CORVALLIS - Oregon State University will receive $5 million in federal appropriations in the fall of 1999 that will enable the university to expand its innovative distance learning program called OSU Statewide, and to house the most sophisticated supercomputing network for oceanography in the world.
The $3 million appropriation for OSU's Distance Education Alliance was funded as part of a $520 billion, year-end bill signed by President Clinton after it passed both the Senate and the House. An additional $2 million to fund the Environmental Computing Center in the university's College of Oceanic and Atmospheric Sciences was part of the Veterans Administration, Housing and Urban Development, and Independent Agencies Appropriations Bill (HR4194) signed on the same day.
Oregon legislators playing a key role in the appropriations included U.S. Senators Ron Wyden and Gordon Smith, and U.S. Representative Darlene Hooley. Wyden and Hooley are Democrats; Smith, a Republican.
"The appropriations will give a significant boost to two very different, yet critically important programs," said OSU President Paul Risser. "Our supercomputing capabilities in oceanography have enabled our faculty and students to play a leadership role in gathering and analyzing enormous amounts of data relating to our oceans, with implications for everything from fisheries to global climate change.
"The boost to OSU Statewide will be invaluable," he added. "When we began the program two years ago, our goal was to better share the unique resources of Oregon State University with the rest of the state by extending our campus throughout Oregon. Additional resources are vital to increasing the access of Oregonians to higher education."
The creation of a "Distance Education Alliance" at OSU will enable the university to upgrade the infrastructure necessary to expand the OSU Statewide program, expand training opportunities for faculty involved in distance learning, and increase the number of courses it can deliver throughout the state.
OSU already offers a combined 150 courses at a total of 17 sites around Oregon. And on-line courses that can be taken from literally anywhere are gaining in popularity, said Sandra Woods, interim dean of Distance and Continuing Education at Oregon State.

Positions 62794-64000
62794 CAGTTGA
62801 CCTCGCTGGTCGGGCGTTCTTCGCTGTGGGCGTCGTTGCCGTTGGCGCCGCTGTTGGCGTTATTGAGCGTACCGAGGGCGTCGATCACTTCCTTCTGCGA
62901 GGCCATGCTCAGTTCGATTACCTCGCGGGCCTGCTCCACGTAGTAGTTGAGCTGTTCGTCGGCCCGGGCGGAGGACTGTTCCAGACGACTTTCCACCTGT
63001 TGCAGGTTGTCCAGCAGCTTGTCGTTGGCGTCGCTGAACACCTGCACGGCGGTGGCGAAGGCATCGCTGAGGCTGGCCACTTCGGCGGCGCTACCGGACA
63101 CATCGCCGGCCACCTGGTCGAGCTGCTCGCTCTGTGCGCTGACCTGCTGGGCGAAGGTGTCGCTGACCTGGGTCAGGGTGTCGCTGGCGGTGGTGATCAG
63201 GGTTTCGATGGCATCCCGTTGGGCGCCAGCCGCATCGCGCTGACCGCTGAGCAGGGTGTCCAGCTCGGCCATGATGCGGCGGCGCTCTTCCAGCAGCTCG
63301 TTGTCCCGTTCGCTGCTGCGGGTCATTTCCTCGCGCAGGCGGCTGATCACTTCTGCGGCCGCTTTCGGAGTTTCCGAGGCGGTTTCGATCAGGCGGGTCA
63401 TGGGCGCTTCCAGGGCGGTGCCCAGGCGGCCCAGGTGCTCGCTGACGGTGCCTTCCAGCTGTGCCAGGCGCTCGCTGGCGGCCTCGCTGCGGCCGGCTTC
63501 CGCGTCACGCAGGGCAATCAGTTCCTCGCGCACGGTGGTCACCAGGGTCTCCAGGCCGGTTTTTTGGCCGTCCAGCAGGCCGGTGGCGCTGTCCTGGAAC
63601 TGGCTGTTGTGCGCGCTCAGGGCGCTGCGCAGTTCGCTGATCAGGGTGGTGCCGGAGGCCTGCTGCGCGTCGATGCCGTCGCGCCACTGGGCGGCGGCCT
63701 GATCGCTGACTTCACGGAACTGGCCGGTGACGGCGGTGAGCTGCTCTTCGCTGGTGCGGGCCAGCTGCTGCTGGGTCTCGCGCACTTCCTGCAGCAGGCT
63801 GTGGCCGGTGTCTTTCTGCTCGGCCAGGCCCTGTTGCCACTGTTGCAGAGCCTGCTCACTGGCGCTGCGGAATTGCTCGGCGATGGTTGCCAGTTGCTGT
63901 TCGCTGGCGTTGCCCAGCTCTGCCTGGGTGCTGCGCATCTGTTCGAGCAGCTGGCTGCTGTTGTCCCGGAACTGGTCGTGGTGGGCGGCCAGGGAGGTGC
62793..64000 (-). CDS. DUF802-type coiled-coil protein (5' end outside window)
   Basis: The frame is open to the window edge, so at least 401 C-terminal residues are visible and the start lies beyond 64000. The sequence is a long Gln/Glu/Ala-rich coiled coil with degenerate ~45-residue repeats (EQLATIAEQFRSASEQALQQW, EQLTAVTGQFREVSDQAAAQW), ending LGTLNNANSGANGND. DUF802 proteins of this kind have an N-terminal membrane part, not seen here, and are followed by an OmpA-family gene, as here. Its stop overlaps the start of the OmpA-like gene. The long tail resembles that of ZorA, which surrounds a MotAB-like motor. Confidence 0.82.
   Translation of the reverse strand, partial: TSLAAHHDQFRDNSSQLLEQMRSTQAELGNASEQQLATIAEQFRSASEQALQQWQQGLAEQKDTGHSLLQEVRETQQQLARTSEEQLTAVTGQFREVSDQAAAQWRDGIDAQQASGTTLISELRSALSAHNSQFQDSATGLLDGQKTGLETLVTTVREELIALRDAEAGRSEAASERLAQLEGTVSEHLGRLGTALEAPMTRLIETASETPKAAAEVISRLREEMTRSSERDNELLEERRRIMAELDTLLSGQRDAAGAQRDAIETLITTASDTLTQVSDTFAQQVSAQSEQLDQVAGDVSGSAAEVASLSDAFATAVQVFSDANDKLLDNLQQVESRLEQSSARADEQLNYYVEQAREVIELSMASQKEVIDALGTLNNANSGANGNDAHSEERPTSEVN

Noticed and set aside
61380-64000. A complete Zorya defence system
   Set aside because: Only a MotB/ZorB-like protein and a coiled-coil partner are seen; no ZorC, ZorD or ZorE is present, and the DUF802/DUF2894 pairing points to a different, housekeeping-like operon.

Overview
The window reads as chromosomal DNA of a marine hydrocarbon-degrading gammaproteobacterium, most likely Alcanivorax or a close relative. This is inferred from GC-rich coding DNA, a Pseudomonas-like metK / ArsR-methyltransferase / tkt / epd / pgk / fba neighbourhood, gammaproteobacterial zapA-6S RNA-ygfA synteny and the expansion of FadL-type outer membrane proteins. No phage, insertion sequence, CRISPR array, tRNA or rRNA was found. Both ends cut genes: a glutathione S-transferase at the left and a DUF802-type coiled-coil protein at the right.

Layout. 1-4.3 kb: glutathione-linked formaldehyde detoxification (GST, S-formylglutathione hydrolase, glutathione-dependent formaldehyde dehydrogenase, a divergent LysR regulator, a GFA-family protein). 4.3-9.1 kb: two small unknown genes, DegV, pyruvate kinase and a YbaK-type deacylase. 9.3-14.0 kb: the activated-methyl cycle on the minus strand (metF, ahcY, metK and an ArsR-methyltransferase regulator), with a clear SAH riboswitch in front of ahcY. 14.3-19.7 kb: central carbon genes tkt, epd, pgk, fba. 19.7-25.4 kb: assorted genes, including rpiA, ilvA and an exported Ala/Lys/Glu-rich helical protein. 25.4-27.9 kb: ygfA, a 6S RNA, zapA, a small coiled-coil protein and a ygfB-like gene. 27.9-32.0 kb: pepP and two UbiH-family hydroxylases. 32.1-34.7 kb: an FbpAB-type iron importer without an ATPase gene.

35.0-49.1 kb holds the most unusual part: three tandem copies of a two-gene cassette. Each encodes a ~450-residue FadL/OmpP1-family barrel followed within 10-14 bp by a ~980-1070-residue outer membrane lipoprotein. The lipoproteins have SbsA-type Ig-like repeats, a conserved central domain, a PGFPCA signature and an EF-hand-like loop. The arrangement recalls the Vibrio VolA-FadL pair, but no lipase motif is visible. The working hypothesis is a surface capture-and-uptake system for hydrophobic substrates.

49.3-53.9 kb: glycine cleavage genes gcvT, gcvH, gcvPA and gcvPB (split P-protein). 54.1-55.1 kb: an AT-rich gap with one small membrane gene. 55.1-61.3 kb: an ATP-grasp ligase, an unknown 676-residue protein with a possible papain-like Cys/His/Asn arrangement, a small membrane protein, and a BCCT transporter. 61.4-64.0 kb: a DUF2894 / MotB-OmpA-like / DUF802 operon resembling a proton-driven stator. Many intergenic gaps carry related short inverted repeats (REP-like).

"One of the keys to providing better higher education access for Oregonians is to increase the number of partnerships," Woods said.
"We already offer courses through partnerships with other institutions within the Oregon University System, and with Oregon community colleges, Native American tribes, and Oregon business and industry," Woods added. "The additional funding will help us create and sustain more of these kinds of partnerships."
Funding of $2 million will enable OSU's College of Oceanic and Atmospheric Sciences to complete its Environmental Computing Center, which eventually will house seven supercomputers that allow university scientists to simultaneously analyze large quantities of data related to oceanographic and atmospheric research as well as evaluate complex computer models of oceanic and atmospheric processes.
The funding will allow construction of two additional floors, which will help faculty and students to better utilize the supercomputer network, which can link more than 350 work stations, digital video laboratories, and other programs through its sophisticated optical-fiber network, said associate dean Tim Cowles.
"We have, hands down, the biggest and best oceanographic research computing capability of anyone in the world," Cowles said. "It allows us to provide international leadership in complex data gathering and computer modeling to analyze local processes like El Nino that can have a profound impact on the natural resources of Oregon."
The expansion project extends existing partnerships between Oregon State University and NASA, the Office of Naval Research, the National Oceanic and Atmospheric Administration and the National Science Foundation.
OSU's College of Oceanic and Atmospheric Sciences is ranked among the top in the country as measured by research productivity, national and international reputation of faculty, and success in obtaining external funding. The National Academy of Sciences recently ranked the OSU program fifth in the country among research and doctorate programs in oceanography.